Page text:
This past weekend, the Sheriff’s Association put on their 17th Annual Multicultural Faire. I coordinated our lodge’s participation in this event and helped to man the booth while also enjoying the entertainment.  The older members of the lodge remember in years past that the mall was lined with booths from a large number of different organizations.  This year, there were only eleven.  The bag pipers were noticeably absent.  The German Edelweiss Singers and Folk Dancers performed but did not have a booth for the first time.
As I looked around at the cultural groups that were taking part in the event and observed the interactions between visitors, a few things became evident.  First, as a society, we are distracted.  The majority of people walked past the booths without making eye contact or smiling.  Many walked with their heads down, intent on whatever was engaging them on their mobile phones.   I realize that we have become immune to salespeople pushing products and trying to sell us something.  In essence, that is what we are trying to do as a fraternal organization.  But what I observed was also a lack of social courtesy and community engagement.  We seem to be scared to talk to people, to hear their story.
I also observed that the cultural groups from Europe that took part in the faire were represented by the ‘Greatest Generation’ as coined by Tom Brokaw (with the exception of myself and my two children).  The cultural groups and dancers from Asia and Latin America, had participants of all ages.  When immigrants come to a new country, they typically settle in areas where there are similar ethnic groups for support both spiritually and financially.  The groups taking part on Saturday were representative of the immigration trends in the U.S.  Perhaps over time, as successive generations begin to identify themselves more as American, they begin to loose the connection with their ancestral heritage?  Here is an interesting graphic I found to illustrate this.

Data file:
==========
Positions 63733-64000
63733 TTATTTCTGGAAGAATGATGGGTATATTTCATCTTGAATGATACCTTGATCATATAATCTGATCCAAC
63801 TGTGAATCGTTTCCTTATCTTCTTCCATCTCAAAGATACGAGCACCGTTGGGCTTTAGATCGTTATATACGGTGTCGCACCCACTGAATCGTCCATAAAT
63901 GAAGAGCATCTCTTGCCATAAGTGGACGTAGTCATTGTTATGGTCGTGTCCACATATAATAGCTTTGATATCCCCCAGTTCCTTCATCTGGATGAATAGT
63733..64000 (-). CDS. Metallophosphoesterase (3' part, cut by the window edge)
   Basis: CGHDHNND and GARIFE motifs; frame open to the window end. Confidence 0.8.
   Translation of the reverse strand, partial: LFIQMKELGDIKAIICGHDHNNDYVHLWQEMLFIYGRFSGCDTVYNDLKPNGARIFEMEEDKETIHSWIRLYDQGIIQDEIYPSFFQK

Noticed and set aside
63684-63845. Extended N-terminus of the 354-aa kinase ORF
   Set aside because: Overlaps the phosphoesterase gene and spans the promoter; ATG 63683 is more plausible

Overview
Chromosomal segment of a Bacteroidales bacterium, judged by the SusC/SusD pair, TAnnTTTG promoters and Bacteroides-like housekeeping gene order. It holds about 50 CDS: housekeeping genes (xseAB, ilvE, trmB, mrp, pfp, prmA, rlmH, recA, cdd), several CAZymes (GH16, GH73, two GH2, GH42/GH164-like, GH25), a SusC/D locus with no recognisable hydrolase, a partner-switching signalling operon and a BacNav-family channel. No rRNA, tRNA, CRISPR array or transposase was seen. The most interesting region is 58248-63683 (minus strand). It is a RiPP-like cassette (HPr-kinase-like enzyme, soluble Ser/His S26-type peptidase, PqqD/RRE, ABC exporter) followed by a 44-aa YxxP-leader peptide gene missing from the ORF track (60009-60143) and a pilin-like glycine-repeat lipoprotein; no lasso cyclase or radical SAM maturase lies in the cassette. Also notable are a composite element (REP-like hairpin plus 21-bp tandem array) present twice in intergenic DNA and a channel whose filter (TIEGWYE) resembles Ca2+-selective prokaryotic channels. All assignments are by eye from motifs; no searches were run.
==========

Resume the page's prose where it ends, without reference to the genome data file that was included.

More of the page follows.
Source – http://www.prb.org/Educators/TeachersGuides/HumanPopulation/Migration.aspx?p=1
I am not exactly sure what contributes to what I perceive to be a decline in volunteerism and participation in fraternal organizations.  I know, however, that it is not restricted to cultural groups.  Lions Clubs, The Grange, and Kiwanis groups are experiencing the same declines.  Lodges and Grange halls are closing all over.  It saddens me that we as a society no longer see the value in these unique communities.

I want to encourage you to consider joining a lodge as a family.  Look around you and see what opportunities may be available to you. If you are interested in getting involved in a fraternal organization yourself, there are many organizations to choose from.  I have listed a few below.  I encourage you to take some time to explore those of interest to you.  Read their missions statements.  Talk with members in your community.   Discuss the options available with your family.  Perhaps you will find a group that feels like home to you as well.

Alternatively, if you are a member of one of these groups, I would love to hear about it.  How long have you been involved?   How did you first discover the group?  If you know of a group that I neglected to mention – please leave a comment.   Perhaps your family volunteers in other ways.  Please consider sharing your thoughts and experiences.